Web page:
Redding, backed by Booker T. & The MG’s, was included on the bill through the efforts of promoter Jerry Wexler, who saw the festival as an opportunity to advance Redding’s career. Up until that point, Redding had performed mainly for black audiences, besides a few successful shows at the Whisky a Go Go. Redding’s show, received well by the audience (“there is certainly more audible crowd participation in Redding’s set than in any of the others filmed by Pennebaker that weekend”) included “Respect” and a version of “Satisfaction”. The festival would be one of his last major performances. He died 6 months later in a plane crash at the age of 26.

Ravi Shankar

Ravi Shankar was another artist who was introduced to America at the Monterey festival. The Raga Dhun (Dadra and Fast Teental) (which was later miscredited as “Raga Bhimpalasi”) an excerpt from Shankar’s four-hour performance at the 1967 Monterey Pop Festival, concluded the Monterey Pop film, introducing the artist to a new generation of music fans.

Track Listing

Disc: 1
1. Festival Introduction
2. Along Comes Mary
3. Windy
4. Love Is a Hurtin’ Thing
5. Dead End Street
6. Tobacco Road
7. San Franciscan Nights
8. Hey Gyp (Dig the Slowness)
9. Rollin’ and Tumblin’
10. Dust My Broom
11. Bullfrog Blues
12. Not So Sweet Martha Lorraine
13. Down on Me
14. Combination of the Two
15. Harry
16. Road Block
17. Ball and Chain

Disk 1 – https://rapidshare.com/files/1161241451/Monterey-cd1.zip

Disc: 2
1. Look Over Yonders Wall
2. Mystery Train
3. Born in Chicago
4. Double Trouble
5. Mary Ann
6. Mercury Blues
7. Groovin’ Is Easy
8. Wine
9. Bajabula Bonke (The Healing Song)
10. Renaissance Fair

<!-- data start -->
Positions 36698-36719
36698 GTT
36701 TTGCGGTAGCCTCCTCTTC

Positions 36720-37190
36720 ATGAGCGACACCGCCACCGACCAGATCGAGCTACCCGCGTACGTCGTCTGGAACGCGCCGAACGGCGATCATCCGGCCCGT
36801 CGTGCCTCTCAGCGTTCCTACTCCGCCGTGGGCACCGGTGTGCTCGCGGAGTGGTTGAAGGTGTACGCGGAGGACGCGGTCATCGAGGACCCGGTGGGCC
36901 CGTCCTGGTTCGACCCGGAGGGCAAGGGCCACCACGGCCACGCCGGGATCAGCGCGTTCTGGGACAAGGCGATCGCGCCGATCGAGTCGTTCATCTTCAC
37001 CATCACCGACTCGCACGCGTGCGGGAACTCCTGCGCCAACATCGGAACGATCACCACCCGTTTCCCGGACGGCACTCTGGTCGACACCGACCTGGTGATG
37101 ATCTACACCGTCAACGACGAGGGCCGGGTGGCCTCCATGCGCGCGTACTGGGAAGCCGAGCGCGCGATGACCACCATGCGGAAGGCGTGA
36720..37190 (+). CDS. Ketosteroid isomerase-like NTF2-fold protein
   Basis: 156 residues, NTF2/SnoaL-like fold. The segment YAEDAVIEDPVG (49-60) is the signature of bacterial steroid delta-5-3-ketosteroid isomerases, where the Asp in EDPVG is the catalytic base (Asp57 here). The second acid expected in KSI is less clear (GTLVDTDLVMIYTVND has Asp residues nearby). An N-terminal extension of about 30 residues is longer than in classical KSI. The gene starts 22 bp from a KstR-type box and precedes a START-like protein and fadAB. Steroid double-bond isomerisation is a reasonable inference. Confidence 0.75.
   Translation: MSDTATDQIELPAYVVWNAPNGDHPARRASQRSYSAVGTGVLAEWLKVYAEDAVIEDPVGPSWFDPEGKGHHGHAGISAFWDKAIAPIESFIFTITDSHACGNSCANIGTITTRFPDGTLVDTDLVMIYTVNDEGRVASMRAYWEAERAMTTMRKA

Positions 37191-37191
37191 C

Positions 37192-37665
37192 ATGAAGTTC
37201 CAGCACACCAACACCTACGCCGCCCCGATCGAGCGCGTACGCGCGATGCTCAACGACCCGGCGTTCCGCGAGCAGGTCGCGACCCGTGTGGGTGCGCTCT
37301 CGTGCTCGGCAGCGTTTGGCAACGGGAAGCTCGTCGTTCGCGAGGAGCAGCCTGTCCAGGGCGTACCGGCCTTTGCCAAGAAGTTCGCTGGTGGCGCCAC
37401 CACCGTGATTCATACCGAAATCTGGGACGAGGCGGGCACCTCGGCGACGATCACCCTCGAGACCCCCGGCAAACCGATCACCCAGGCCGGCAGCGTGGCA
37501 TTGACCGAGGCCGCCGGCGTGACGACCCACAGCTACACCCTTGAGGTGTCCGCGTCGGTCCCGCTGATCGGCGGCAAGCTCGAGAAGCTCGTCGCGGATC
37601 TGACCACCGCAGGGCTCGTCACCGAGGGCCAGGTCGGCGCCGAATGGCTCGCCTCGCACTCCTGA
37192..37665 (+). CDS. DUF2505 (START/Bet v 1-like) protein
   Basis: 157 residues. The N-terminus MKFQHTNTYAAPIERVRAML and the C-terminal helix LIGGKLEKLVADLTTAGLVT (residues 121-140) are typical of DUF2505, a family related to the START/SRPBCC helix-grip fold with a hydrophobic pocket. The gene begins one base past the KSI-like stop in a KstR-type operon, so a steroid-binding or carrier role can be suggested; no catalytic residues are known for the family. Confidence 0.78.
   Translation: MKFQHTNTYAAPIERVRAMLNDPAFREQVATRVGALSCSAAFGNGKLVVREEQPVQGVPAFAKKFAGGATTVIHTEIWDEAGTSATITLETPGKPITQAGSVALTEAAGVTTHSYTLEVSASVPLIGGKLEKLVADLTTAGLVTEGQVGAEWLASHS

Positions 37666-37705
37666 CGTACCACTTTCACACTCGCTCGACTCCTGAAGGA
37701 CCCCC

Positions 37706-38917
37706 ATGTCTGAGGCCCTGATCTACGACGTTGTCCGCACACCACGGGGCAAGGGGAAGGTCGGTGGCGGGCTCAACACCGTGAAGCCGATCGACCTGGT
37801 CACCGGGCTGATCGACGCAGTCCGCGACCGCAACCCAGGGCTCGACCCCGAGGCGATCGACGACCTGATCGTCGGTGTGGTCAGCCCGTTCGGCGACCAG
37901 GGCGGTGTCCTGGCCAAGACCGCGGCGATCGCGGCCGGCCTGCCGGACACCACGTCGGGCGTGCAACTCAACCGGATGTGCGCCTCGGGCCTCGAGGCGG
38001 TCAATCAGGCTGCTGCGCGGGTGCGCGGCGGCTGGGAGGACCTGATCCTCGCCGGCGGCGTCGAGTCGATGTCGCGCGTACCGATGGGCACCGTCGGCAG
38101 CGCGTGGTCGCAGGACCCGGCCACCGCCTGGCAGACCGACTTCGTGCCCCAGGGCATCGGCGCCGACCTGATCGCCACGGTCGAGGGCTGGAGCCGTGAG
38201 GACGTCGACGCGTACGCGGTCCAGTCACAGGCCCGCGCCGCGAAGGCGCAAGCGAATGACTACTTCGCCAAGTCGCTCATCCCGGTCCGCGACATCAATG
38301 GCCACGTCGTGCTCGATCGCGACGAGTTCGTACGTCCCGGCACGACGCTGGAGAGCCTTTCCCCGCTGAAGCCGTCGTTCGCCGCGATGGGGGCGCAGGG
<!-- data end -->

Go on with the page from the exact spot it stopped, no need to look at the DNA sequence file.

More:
11. Have You Seen Her Face
12. Hey Joe
13. He Was a Friend of Mine
14. Lady Friend
15. Chimes of Freedom
16. So You Want to Be a Rock & Roll Star
17. Dhun: Fast Teental [Excerpt]
18. The Flute Thing

Disk 2 – https://rapidshare.com/files/51252590/Monterey-cd2.zip

Disc: 3
1. Somebody to Love
2. The Other Side of This Life
3. White Rabbit
4. High Flyin’ Bird
5. She Has Funny Cars
6. Booker-Loo
7. Hip Hug-Her
8. Philly Dog
9. Shake
10. Respect
11. I’ve Been Loving You Too Long
12. (I Can’t Get No) Satisfaction
13. Try a Little Tenderness
14. Substitute
15. Summertime Blues
16. Pictures of Lily
17. A Quick One, While He’s Away
18. Happy Jack
19. My Generation

Disk 3 – https://rapidshare.com/files/2703482566/Monterey-cd3.zip

Disc: 4
1. Killing Floor
2. Foxey Lady
3. Like a Rolling Stone
4. Rock Me Baby
5. Hey Joe
6. Can You See Me
7. The Wind Cries Mary
8. Purple Haze
9. Wild Thing
10. Straight Shooter
11. Got a Feelin’
12. California Dreamin’
13. I Call Your Name
14. Monday, Monday
15. San Francisco (Be Sure to Wear Flowers in Your Hair)
16. Dancing in the Street

Download – https://rapidshare.com/files/1336668187/Monterey-cd4.zip